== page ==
hospital. However, it is difficult to find any place at a large hospital
to allow service dog or service dog that would meet the safety and
(Leonard Hall writes columns on the deaf community and can be reached
Copyright 2003 Olathe News
Last week we published a story about a nurse who wanted to take her
hearing dog to work with her in a hospital. The hospital administration
refused to allow her to do that, claiming health concerns among other
things. I asked for your thoughts and got several well-considered
One reader agreed with the hospital. She wrote:
"I feel that the nurse is wrong to expect this. I too worked in
various health care settings and cannot imagine such an accommodation.
There are enough techno gadgets and certainly personnel training/skills
at such sites so that I have trouble thinking the nurse is truly that
needy. Regarding training such a dog in that setting it seems needless
since the animal does not belong there. Also, some setting would expose
the animal to danger...hospitals are not actually "safe"...you
have disease, danger from equipment movement, personnel focused on
tasks/patients needs ...as well as those people who suffer from
emotional distress, mental illness etc. Time for that nurse to truly
utilize other means of meeting her job requirements."
Sharon Campbell, M.A. (email@example.com), a Certified Safety
Professional, disagrees. She replied:
"The 'health and safety' issues of having a dog in the hospital
are not so severe. They let 'therapy dogs' in for regular visits. These
dogs are properly vaccinated, trained and, presumably, clean when they
come to visit patients. The only diseases they pass to humans are
rabies, and some infections if they bite. Simply breathing around a dog
isn't enough to make anyone ill unless they have severe allergies. Dogs
are often residents at nursing homes. My bet? Someone in the back office
said, 'but if we let HER do it everyone will want to!'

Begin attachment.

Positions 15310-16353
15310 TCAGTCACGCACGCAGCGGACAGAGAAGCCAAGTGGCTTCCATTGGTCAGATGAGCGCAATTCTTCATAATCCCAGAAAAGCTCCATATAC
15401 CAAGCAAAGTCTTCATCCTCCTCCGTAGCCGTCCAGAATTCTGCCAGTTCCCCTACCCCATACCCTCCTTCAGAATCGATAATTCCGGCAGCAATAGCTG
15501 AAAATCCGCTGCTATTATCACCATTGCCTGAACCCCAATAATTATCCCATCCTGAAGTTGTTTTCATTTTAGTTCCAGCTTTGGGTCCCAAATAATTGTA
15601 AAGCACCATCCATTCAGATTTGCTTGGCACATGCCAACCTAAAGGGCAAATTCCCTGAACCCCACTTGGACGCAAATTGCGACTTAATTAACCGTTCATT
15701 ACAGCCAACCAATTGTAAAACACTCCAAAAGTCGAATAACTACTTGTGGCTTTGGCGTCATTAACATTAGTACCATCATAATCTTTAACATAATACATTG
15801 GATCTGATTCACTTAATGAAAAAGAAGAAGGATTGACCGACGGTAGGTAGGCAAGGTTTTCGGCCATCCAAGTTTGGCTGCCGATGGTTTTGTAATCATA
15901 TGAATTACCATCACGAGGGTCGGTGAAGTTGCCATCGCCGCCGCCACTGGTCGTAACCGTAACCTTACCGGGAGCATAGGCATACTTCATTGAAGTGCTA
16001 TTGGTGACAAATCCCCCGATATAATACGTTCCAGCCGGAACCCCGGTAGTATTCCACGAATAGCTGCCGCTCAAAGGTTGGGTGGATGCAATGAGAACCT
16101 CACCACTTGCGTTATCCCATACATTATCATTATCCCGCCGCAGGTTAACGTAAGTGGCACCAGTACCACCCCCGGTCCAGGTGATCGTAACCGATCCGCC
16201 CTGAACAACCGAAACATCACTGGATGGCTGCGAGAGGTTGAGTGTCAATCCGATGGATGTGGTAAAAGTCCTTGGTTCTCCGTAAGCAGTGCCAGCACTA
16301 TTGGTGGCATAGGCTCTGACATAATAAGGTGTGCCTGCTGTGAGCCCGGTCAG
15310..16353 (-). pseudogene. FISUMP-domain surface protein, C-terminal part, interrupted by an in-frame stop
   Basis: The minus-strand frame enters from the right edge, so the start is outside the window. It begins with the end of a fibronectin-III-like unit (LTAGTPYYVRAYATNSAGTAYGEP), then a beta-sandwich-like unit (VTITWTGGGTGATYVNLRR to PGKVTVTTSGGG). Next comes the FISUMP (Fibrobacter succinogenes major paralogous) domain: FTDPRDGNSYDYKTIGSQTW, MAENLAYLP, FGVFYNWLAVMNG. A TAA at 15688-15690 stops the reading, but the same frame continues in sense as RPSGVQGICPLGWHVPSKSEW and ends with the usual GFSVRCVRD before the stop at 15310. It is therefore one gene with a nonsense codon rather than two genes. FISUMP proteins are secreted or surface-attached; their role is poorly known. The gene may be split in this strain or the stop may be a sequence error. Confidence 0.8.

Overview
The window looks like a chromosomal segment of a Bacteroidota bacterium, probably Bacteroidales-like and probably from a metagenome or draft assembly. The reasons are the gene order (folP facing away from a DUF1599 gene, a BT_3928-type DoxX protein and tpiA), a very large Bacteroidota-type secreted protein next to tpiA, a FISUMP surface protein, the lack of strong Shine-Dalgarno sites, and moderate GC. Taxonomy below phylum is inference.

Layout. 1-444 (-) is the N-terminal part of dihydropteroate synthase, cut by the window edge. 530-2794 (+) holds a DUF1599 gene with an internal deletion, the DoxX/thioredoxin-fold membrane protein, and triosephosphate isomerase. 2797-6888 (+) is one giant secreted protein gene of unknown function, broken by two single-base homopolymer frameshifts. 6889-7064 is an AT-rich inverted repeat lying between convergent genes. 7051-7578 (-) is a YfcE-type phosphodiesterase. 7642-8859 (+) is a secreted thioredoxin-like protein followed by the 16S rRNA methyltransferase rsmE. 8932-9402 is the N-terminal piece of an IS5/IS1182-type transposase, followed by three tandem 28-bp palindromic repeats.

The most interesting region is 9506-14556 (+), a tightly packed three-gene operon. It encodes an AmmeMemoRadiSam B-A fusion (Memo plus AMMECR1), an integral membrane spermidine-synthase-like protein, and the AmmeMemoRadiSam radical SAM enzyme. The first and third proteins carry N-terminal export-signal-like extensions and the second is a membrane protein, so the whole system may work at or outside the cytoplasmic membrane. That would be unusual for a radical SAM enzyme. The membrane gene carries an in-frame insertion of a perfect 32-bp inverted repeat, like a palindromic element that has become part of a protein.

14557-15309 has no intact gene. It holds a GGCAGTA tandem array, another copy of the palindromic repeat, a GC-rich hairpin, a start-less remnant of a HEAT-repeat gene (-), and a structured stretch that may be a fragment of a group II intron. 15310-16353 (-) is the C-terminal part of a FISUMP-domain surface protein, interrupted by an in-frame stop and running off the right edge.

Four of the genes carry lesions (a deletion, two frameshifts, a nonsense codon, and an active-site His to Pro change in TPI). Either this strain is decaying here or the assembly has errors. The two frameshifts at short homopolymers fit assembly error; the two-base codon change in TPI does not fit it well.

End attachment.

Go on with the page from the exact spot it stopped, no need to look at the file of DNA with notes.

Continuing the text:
"With the nurse shortage, I can't imagine how that
administration can afford to throw her away.
"I don't think her request was at all unreasonable, and hope she
pursues her career with a better employer."
And finally, Loretta Butler of Tucson, comes down somewhere in the
middle. She says:
"When first reading the article about the nurse being denied to
have her service dog on the job with her, I thought that decision is
probably appropriate. I assumed this meant the dog would accompany her
into patient's rooms as she took care of them. Probably some patients
would object to having a dog in their room.
"Then I wondered if patients are allowed to have their service
dogs accompany them in the hospital, particularly if the patient is
blind and needs a service dog to get around.
"Looking at it from the dog's point of view though, I think the
dog would be over-taxed with the noises on a hospital ward. All the
dings, bells, telephone rings, intercom messages, etc. would be
confusing to the animal who is trained to alert its master to such
goings on. Also the nurse would be constantly alerted to all those above
sounds that probably would not apply to her. The dog would not be able
to distinguish which sounds to alert her to and which to not alert her
I guess we've covered all possible positions ;-}
I'll be sure to pass on whatever I learn concerning the disposition
of this case.